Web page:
Likely the most important skill for a neutral to possess when trying to resolve a workplace dispute, or any dispute for that matter, is the ability to actively listen. While it might be logical to conclude that speaking and listening equally share the communication spotlight, this is not the case. Recent U.S. Department of Labor studies have shown that over half of all communication is accomplished through listening. Listening is more than just waiting for your turn to talk. Active listening has been described as hearing both the words and the music. Stated another way, active listening involves the mediator/neutral “…listening to and feeding back an interviewee’s emotions.” The Mediation Process, Fourth Edition, Christopher W. Moore.

Why is active listening a crucial skill to develop? In my experience there are two main reasons. First, most workplace disputes involve, at least on some level, a belief by one party that they have not had an opportunity to be heard or to tell their version of events. Everyone wants their “day in court” so to speak – it is human nature. Active listening helps achieve that. Secondly, workplace disputes are typically filled with emotions, often times negative emotions. Any time an individual’s livelihood may be at stake, negative emotions are understandable and expected. The sooner the parties to the dispute can feel that their version has been heard and understood, the closer the matter is to being resolved. Similarly, the sooner the negative emotions are released, the sooner focus can be placed on a rational solution to the dispute. Active listening is a skill essential to successful resolution of the workplace dispute. Outside of workplace disputes, active listening can help with interactions with colleagues, friends, and clients. Try focusing on listening to understand, rather than listening to respond – it will make a significant difference in nearly every interaction.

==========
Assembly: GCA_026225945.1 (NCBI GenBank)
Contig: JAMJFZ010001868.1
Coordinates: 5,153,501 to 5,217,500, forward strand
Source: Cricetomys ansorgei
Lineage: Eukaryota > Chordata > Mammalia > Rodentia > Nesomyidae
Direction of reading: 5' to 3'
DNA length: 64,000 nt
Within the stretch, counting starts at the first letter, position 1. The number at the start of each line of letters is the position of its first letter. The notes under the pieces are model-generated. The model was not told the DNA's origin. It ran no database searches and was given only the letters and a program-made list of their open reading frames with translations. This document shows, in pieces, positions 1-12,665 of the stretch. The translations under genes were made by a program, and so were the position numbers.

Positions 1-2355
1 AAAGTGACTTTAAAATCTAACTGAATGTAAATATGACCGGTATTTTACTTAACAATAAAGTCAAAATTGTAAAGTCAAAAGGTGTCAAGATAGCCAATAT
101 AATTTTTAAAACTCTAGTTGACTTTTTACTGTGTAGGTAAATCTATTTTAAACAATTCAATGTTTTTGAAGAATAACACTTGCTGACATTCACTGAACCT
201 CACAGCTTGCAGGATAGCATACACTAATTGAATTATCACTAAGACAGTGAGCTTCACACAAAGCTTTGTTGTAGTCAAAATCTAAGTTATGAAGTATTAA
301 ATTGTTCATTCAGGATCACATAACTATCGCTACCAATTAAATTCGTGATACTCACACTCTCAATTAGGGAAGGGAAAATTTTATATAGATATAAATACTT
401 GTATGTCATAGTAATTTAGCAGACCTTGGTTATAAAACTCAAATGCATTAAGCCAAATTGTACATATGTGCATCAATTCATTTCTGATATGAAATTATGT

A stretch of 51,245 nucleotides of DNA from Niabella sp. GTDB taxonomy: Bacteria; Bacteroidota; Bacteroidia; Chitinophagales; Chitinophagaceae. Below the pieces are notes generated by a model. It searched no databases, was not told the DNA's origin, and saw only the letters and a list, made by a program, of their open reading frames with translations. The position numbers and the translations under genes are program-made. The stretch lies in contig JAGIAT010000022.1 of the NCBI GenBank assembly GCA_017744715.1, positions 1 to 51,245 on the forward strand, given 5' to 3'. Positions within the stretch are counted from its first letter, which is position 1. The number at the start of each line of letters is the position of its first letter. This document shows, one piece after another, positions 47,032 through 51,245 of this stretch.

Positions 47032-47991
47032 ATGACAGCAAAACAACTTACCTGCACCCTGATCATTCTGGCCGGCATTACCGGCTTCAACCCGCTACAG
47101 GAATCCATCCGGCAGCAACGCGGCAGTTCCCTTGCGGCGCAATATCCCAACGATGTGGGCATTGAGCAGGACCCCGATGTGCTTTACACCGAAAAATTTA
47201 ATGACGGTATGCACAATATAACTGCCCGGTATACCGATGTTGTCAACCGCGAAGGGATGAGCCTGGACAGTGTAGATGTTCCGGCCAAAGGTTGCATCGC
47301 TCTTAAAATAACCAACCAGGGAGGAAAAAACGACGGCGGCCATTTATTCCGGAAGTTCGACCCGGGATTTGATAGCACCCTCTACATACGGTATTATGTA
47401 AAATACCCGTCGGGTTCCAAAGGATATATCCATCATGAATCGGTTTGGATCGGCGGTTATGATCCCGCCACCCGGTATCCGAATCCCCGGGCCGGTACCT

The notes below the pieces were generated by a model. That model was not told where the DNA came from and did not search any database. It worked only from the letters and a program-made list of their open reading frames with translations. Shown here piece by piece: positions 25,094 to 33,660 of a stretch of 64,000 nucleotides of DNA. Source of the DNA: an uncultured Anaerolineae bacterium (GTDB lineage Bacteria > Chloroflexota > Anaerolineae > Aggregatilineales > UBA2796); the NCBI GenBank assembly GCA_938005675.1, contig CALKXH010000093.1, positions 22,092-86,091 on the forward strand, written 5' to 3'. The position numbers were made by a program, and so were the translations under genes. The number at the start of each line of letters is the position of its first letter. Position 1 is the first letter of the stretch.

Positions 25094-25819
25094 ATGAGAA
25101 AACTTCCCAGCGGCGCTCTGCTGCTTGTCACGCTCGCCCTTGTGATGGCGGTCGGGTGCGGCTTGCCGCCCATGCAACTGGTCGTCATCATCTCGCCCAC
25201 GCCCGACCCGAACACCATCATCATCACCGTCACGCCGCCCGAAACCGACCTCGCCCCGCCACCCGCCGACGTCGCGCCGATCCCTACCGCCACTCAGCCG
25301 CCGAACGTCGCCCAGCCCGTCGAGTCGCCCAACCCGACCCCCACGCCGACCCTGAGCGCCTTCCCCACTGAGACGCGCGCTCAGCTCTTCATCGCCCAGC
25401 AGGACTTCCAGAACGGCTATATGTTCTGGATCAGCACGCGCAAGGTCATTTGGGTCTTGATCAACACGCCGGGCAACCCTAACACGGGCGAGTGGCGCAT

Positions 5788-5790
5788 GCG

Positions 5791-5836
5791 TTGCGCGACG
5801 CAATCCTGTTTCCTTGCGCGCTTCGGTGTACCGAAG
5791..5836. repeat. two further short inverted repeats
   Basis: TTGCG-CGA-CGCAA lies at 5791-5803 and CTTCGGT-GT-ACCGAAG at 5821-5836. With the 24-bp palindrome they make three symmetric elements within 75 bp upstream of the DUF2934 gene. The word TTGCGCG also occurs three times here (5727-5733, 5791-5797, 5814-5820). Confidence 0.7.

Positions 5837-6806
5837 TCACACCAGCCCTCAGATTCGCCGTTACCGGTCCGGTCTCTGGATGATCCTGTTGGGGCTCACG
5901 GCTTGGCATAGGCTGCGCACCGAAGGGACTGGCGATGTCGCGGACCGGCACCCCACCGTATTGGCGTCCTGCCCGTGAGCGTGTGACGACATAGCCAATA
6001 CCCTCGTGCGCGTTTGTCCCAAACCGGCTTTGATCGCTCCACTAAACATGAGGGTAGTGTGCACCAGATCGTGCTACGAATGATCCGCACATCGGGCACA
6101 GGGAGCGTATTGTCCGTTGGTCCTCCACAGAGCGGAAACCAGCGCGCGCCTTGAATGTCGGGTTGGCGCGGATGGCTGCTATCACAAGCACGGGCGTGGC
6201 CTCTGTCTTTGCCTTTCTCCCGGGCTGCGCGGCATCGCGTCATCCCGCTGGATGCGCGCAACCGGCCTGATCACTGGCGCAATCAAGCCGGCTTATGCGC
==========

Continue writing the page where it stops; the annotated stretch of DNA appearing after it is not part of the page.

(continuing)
I will explore the seven steps to active listening in my next post. As always, please let me know if there are questions.